The best of what science fiction can be: a thought-provoking, heart-rending story about the choices that define our lives.

THE VANISHED BIRDS

In this gorgeous debut novel, love becomes a force that can shatter space and time.

We first see Nia Imani through the eyes of someone she is always leaving behind: Kaeda, a boy growing up on a backwater planet visited once every 15 years by offworlders who come to collect its harvests. Nia is the captain of a faster-than-light ship that travels through Pocket Space. While Kaeda lives a decade and a half, Nia spends just a few months traveling between various resource-producing worlds like his, shipping goods for the powerful Umbai Company. It’s not until a mysterious boy falls out of the sky on Kaeda’s planet that Nia begins to form a connection she’s not willing to walk away from. The boy doesn’t talk, but he’s drawn to music, particularly a traditional workers’ song from Kaeda’s world: Take my day, but give me the night. Kaeda teaches the boy to play the flute, and the music speaks to Nia. But there’s something else about the boy, something that draws the attention of Fumiko Nakajima, the woman who designed the massive space stations that anchor this corporate-controlled empire. Something dangerous. Something that could change the universe. Spanning a thousand years, this sweeping novel takes the reader from the drowned cities of Old Earth to the vast reaches of Umbai corporate space but always anchors itself in human connection. Even characters whose lives are glimpsed only in passing, as waypoints along Nia’s time-skipping journeys, are fully realized and achingly alive on the page. This powerful, suspenseful story asks us to consider what we’d sacrifice for progress—or for the ones we love.

The best of what science fiction can be: a thought-provoking, heart-rending story about the choices that define our lives.

Pub Date: Jan. 14, 2020

ISBN: 978-0-593-12898-5

Page Count: 400

Publisher: Del Rey

Review Posted Online: Oct. 14, 2019

Kirkus Reviews Issue: Nov. 1, 2019

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This book sings with the terrible silence of dead civilizations in which once there was valor.

THINGS FALL APART

Written with quiet dignity that builds to a climax of tragic force, this book about the dissolution of an African tribe, its traditions, and values, represents a welcome departure from the familiar "Me, white brother" genre.

Written by a Nigerian African trained in missionary schools, this novel tells quietly the story of a brave man, Okonkwo, whose life has absolute validity in terms of his culture, and who exercises his prerogative as a warrior, father, and husband with unflinching single mindedness. But into the complex Nigerian village filters the teachings of strangers, teachings so alien to the tribe, that resistance is impossible. One must distinguish a force to be able to oppose it, and to most, the talk of Christian salvation is no more than the babbling of incoherent children. Still, with his guns and persistence, the white man, amoeba-like, gradually absorbs the native culture and in despair, Okonkwo, unable to withstand the corrosion of what he, alone, understands to be the life force of his people, hangs himself. In the formlessness of the dying culture, it is the missionary who takes note of the event, reminding himself to give Okonkwo's gesture a line or two in his work, The Pacification of the Primitive Tribes of the Lower Niger.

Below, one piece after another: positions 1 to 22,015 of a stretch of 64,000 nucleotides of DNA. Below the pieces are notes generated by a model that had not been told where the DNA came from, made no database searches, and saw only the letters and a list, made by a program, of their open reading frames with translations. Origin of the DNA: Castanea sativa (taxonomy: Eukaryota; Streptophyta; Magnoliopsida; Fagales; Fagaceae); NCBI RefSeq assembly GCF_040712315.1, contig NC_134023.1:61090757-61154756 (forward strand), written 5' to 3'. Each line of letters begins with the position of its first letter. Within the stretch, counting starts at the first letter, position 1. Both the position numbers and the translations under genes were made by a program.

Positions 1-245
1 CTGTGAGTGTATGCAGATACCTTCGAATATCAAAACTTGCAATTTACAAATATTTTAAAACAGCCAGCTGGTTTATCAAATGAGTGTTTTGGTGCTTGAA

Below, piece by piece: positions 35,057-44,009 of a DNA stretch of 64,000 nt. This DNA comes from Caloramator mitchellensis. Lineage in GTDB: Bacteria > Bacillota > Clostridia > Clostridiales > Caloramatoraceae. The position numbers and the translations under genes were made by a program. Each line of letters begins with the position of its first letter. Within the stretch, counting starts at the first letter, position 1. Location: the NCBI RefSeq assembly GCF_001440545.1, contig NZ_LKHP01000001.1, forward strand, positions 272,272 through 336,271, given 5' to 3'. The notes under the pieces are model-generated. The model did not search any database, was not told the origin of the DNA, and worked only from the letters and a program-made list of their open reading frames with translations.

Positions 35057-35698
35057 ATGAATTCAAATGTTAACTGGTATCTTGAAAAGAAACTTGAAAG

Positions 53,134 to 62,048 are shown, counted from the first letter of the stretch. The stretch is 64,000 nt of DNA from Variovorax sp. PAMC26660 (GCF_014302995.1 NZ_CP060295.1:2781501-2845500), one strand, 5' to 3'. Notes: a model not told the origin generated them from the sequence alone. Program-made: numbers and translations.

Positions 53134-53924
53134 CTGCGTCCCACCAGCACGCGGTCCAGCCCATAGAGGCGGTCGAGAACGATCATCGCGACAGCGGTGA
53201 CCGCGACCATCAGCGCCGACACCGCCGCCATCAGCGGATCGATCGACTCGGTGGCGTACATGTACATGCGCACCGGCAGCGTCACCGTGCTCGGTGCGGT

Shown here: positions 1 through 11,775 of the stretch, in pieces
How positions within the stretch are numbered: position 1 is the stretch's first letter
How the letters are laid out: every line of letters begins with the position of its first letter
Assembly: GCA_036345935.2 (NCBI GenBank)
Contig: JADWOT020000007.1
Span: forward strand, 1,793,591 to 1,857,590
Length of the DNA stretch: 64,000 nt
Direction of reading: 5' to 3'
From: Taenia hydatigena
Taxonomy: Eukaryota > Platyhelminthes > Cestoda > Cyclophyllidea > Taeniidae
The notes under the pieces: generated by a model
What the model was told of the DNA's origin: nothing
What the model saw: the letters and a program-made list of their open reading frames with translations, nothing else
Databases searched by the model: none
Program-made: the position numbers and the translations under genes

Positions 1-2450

This book sings with the terrible silence of dead civilizations in which once there was valor.

Pub Date: Jan. 23, 1958

ISBN: 0385474547

Page Count: 207

Publisher: McDowell, Obolensky

Review Posted Online: April 23, 2013

Kirkus Reviews Issue: Jan. 1, 1958

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Romance and melodrama mix uneasily with mass murder.

THE WINTER GUEST

An 18-year-old Polish girl falls in love, swoons over a first kiss, dreams of marriage—and, oh yes, we are in the middle of the Holocaust.

Jenoff (The Ambassador’s Daughter, 2013, etc.) weaves a tale of fevered teenage love in a time of horrors in the early 1940s, as the Nazis invade Poland and herd Jews into ghettos and concentration camps. A prologue set in 2013, narrated by a resident of the Westchester Senior Center, provides an intriguing setup. A woman and a policeman visit the resident and ask if she came from a small Polish village. Their purpose is unclear until they mention bones recently found there: “And we think you might know something about them.” The book proceeds in the third person, told from the points of view mostly of teenage Helena, who comes upon an injured young Jewish-American soldier, and sometimes of her twin, Ruth, who is not as adventurous as Helena but is very competitive with her. Their father is dead, their mother is dying in a hospital, and they are raising their three younger siblings amid danger and hardship. The romance between Helena and Sam, the soldier, is often conveyed in overheated language that doesn’t sit well with the era’s tragic events: “There had been an intensity to his embrace that said he was barely able to contain himself, that he also wanted more.” Jenoff, clearly on the side of tolerance, slips in a simplified historical framework for the uninformed. But she also feeds stereotypes, having Helena note that Sam has “a slight arch to his nose” and a dark complexion that “would make him suspect as a Jew immediately.” Clichés also pop up during the increasingly complex plot: “But even if they stood in place, the world around them would not.”

Romance and melodrama mix uneasily with mass murder.

Pub Date: Aug. 26, 2014

ISBN: 978-0-7783-1596-4

Page Count: 352

Publisher: Harlequin MIRA

Review Posted Online: July 1, 2014

Kirkus Reviews Issue: July 15, 2014

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